The Bamford family's creative projects help explain where Maria gets her funny

Clockwise: Sarah Bamford Seidelmann's upcoming book, Joel Bamford's No Soap logo, and Seidelmann's smartphone app.
Clockwise: Sarah Bamford Seidelmann's upcoming book, Joel Bamford's No Soap logo, and Seidelmann's smartphone app.

Growing up, Maria Bamford was no class clown or attention hog, not an obvious candidate to become an inventive comedienne. But taking a look at the other members of the family Bamford helps explain some of her creative gifts: the rest of the clan has its own stock of projects, some as original, witty, or goofy as Maria's.

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On the surface, the Bamfords look like a family of doctors. Dad Joel is a dermatologist, mom Marilyn has been a social worker and is now a family therapist, and sister Sarah Bamford Seidelmann is a pathologist. So they collectively play the straight man for Maria over the dinner table, right?

Not so much. In Maria's most recent special, her parents are on camera, an audience of two for their daughter's act. It's not the first time they've stepped out of the shadows of joke fodder and directly participated in Maria's comedy.

About three years ago, Joel opened for Maria at a motorcycle rally near Duluth, at Spirit Mountain. "There was this group of people who, most of them had no idea who Maria is," Marilyn remembers, "and here's my husband, who has never done standup comedy in his life."

Nerves caused Joel to forget some of his jokes. "My dad bombed, and then I bombed," Maria says. "It was a family affair."

The family's funny side comes out in more independent ways, too. For 20 years -- "ever since the internet started," says Maria -- Joel has had a sideline gig to his medical practice, as a co-purveyor of Dr. Bamford's "No Soap."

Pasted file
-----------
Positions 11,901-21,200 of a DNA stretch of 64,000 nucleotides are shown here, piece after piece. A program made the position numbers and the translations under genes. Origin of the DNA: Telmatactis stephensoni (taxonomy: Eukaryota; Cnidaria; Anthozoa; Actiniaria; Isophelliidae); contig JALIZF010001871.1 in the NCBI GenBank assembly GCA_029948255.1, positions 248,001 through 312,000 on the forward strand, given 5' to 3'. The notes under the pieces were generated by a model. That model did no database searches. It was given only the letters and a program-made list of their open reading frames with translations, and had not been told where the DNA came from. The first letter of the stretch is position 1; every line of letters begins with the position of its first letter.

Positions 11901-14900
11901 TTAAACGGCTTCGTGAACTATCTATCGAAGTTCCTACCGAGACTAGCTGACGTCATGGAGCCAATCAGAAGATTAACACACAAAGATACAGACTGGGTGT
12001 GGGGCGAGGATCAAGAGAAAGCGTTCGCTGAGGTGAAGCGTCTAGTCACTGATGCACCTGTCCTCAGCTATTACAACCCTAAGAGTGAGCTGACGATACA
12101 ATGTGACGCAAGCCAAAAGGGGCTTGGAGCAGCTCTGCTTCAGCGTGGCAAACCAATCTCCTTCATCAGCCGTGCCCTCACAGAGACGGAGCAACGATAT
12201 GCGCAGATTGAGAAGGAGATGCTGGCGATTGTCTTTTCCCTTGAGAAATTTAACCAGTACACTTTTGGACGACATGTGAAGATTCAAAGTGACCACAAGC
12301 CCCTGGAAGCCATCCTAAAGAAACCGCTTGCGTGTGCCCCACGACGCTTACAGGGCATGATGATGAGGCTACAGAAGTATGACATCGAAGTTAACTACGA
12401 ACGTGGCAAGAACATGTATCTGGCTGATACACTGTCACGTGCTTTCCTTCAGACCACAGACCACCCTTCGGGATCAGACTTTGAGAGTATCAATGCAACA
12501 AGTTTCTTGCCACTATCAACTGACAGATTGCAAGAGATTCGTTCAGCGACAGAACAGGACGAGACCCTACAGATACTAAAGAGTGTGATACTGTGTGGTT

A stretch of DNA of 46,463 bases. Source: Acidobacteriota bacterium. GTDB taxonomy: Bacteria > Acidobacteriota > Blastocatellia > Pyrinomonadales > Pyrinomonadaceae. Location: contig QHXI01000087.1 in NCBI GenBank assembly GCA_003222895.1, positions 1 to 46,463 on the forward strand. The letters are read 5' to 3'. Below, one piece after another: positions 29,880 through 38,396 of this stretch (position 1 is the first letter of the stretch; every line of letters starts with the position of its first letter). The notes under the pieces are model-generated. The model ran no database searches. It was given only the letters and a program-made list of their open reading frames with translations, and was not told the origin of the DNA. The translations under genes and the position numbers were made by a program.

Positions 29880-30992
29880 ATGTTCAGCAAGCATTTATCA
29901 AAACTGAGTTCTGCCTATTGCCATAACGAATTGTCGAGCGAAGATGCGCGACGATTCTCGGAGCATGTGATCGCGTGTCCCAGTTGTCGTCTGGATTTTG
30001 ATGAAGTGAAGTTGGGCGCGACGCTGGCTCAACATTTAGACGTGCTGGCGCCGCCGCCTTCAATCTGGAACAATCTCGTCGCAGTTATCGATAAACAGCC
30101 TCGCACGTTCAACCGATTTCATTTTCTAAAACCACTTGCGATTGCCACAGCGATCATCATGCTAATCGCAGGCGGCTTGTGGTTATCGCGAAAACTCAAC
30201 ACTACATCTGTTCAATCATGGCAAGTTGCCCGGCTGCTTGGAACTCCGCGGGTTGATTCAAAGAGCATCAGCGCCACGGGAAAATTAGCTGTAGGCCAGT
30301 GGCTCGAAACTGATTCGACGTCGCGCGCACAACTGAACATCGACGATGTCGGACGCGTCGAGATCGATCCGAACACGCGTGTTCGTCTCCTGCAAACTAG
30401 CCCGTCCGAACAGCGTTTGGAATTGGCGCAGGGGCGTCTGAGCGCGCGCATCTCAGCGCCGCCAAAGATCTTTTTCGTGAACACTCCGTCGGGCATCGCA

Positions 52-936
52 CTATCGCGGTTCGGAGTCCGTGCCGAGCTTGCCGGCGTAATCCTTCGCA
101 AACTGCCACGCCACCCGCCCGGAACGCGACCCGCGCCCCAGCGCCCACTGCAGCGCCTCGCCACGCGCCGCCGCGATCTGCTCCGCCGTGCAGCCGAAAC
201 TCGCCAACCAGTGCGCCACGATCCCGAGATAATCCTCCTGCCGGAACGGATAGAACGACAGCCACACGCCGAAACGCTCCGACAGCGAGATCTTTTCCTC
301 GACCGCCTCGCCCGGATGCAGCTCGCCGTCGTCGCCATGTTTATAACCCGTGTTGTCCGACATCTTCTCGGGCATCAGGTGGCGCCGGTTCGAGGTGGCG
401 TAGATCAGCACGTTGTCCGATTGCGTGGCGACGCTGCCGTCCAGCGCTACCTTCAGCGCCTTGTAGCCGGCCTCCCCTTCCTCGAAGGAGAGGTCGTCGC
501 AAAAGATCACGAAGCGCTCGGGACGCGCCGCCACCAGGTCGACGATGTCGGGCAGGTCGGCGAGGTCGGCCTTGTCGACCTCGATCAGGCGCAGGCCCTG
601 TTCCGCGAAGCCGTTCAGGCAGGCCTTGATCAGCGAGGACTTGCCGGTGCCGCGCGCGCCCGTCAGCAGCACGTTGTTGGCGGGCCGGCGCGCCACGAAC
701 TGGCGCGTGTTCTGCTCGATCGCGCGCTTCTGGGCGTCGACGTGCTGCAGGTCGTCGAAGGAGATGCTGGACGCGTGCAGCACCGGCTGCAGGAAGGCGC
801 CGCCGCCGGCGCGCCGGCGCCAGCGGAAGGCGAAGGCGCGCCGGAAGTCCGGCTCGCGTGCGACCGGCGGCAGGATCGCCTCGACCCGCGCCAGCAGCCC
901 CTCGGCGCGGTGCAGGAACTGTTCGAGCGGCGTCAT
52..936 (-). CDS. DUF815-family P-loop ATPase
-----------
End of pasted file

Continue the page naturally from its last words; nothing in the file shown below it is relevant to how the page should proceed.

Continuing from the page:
"My dad sells these bars of soap, or well, they're bars of wood," Maria explains. At, potential No Soap owners can follow a two-step process to obtain their own bar of wood shaped like a bar of soap. One: Send $25 to a skin-related charity. Two: Mail Joel proof of the donation and your address. Three: Wait up to nine weeks, due to "staff vacations, personally designated holidays," and so on, says the website.

Joel's philosophy is that everyone's sold on the marketing of soap, but that really, the stuff is drying, and people only need a wash cloth.

Maria describes Soap Alternatives as a lesson in how the premise itself can be as worthwhile as the follow-through. "It's really fun as a constant thing that doesn't happen," Maria says. "Nobody gets it. Nobody really understands what it is. One person ordered one, and he was a comedian. My dad and I just talk about how we might market it, and how it would be frightening if people did start ordering it."

"My dad won't give them away if someone asks, even though he has 50 bars made," Maria says. "But just it existing has given us so much joy over the years."

Sarah Bamford Seidelmann's smartphone app, "What the Walrus Knows: A Field Guide to Beastie Energies!"

Then there's


, Maria's sister. After 11 years as a practicing physician, she decided to take a six-month sabbatical, and emerged with the conviction to leave medicine and become a life coach and shamanic healer.

Now, she's developed a book and corresponding smartphone app about animal totems, What the Walrus Knows: A Field Guide for Beastie Energies. Her second book, Born to Freak: A Salty Primer for Irrepressible Humans, is set for release in mid-December.

The family has started kicking around ideas to bring these talents together. Recently, Maria shopped a reality show featuring all four of them, in which the Bamfords would drive around bringing health services to traveling comedians.

"We were going to go to different clubs, and my sister would be the life coach shaman, my mom would be the therapist, my dad would give them a general check-up," Maria explains. "Comedians are by themselves on the road all the time, and it would be nice if they had a van of people to come visit them."

For now, the show is shelved. "There was some nominal excitement, but it fell away, as things do," Maria says. "But we can always live in potential energy. Who wants things to actually happen when they can almost happen?" (See also: No Soap).

In the interim, the Bamfords keep playing with the possibilities. Here's hoping the rest of the family will join Maria at some point in the future on a small screen near you.

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